As I crossed the Pennines last week the weather didn’t improve. I got on a bus in East Lancashire where it was 5 degrees and overcast. Then I caught a train in Manchester which was the same except it was trying to rain. Just over three hours later I arrived in Scarborough where it was just as cold and overcast but with the sea mist in the air – or was it a sea fret?
I’d gone to see my brother working at the “Books by the Beach” book festival which he co-founded 5 years ago with the present director. This year he’d handed over the reigns and was acting in a consultancy role as well as chairing/convening several sessions with well-known authors.
So I had an invitation to stay at the Crescent Hotel, which is at the end of a row of Georgian buildings, and catch up with him for a couple of days. As a crime writer he travels the world and trying to meet him is not the easiest, the last time being briefly before a funeral. My friend calls him the yeti.
Starting off with a quick exploration of the town it was obvious that the book festival was well-publicised. I also noticed that the seagulls were enormous. No wonder they use owls to try to stop them pinching food from tourists.
We wandered up an alley where my brother showed me this wonderful shop full of guitars. Very expensive ones too. I made a note to visit Guitar Galleries the following day when it was open – not that I thought that I could actually afford anything in there.
The following morning it was time for more exploration. We took the funicular down to the beach promenade and walked along the front. The funicular is operated by the Central Tramway Company and reminds me of Lisbon (or the Angels’ Flight one if you’ve watched the Bosch films based on Michael Connelly’s books).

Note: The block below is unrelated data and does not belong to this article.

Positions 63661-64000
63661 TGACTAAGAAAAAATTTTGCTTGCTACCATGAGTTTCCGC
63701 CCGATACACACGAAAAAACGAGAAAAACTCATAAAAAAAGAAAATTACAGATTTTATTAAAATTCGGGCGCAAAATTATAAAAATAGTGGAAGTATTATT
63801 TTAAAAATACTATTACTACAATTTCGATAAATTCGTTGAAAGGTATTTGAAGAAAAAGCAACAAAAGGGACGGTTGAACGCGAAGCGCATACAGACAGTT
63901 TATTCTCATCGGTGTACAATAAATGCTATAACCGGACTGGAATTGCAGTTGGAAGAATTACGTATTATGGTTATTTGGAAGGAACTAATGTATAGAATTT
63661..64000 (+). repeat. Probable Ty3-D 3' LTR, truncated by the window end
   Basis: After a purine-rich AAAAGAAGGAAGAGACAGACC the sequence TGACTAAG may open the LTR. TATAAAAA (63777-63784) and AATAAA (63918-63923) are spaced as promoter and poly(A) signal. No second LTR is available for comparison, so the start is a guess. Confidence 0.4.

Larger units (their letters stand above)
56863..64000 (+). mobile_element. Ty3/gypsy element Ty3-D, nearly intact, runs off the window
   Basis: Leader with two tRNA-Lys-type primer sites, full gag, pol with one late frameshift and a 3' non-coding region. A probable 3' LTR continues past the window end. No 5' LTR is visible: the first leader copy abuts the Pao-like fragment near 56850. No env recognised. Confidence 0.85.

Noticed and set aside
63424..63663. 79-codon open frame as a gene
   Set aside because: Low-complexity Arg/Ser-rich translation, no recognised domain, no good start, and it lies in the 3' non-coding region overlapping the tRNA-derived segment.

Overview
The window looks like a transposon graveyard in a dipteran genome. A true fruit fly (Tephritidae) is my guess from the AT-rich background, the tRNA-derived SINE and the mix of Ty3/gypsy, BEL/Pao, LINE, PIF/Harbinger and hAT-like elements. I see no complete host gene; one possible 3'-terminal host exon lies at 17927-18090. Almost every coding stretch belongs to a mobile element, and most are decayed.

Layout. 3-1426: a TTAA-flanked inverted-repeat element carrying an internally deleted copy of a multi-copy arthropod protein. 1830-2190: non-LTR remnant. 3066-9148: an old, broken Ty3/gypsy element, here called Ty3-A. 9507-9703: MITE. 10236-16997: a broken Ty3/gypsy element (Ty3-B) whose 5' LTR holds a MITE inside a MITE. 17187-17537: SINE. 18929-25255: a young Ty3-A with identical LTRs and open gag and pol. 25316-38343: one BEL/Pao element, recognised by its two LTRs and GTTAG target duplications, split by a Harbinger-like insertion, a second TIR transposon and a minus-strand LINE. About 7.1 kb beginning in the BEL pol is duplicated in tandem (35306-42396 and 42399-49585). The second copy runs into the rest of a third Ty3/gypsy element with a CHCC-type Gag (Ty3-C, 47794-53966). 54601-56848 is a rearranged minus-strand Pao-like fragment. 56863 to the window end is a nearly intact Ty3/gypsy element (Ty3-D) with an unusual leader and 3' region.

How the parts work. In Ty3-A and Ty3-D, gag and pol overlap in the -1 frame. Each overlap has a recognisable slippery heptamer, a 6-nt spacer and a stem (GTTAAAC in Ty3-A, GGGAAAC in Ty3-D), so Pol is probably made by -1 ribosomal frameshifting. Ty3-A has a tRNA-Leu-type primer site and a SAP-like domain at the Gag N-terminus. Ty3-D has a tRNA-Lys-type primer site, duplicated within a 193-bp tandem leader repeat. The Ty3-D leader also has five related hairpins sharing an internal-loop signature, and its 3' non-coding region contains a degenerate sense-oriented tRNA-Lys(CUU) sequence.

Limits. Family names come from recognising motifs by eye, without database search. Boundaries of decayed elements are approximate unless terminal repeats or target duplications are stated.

We realised it was time to head back, past the house that King Richard III allegedly stayed in, past reminders of the old packet ships that sailed up and down the coast, and a reminder of how uninviting the sea was!
My brother Peter had to do his thing, chairing a session and interviewing author Robert Goddard, whom I’d met the previous evening. He was talking about his latest book “The Panic Room”, which I am now enjoying reading.
The fresh air had knocked me out so I retired to my comfortable room in the Crescent whilst Peter did another session with “The Yorkshire Vet” before we met up for a meal at the Fish Restaurant round the corner. Great food and friendly helpful staff. What more could you want? And did I mention that food portions in Scarborough are huge?
As I was leaving my hotel to catch the train I noticed that the hotel was using the “mirrors by the lift” psychology. It’s used in stores too but basically the idea is that if the lift is a bit slow then putting mirrors by the doors makes people less impatient as they are too busy checking themselves out in the mirror.
So this is my impression of Scarborough: a seaside fishing town with lots of grand old buildings alongside the amusement arcades, an expensive guitar shop, a funicular and a spa, friendly people, generous food portions, famous writers and a bit of psychology to finish off with.
Lots to think about as I headed back to Lancashire.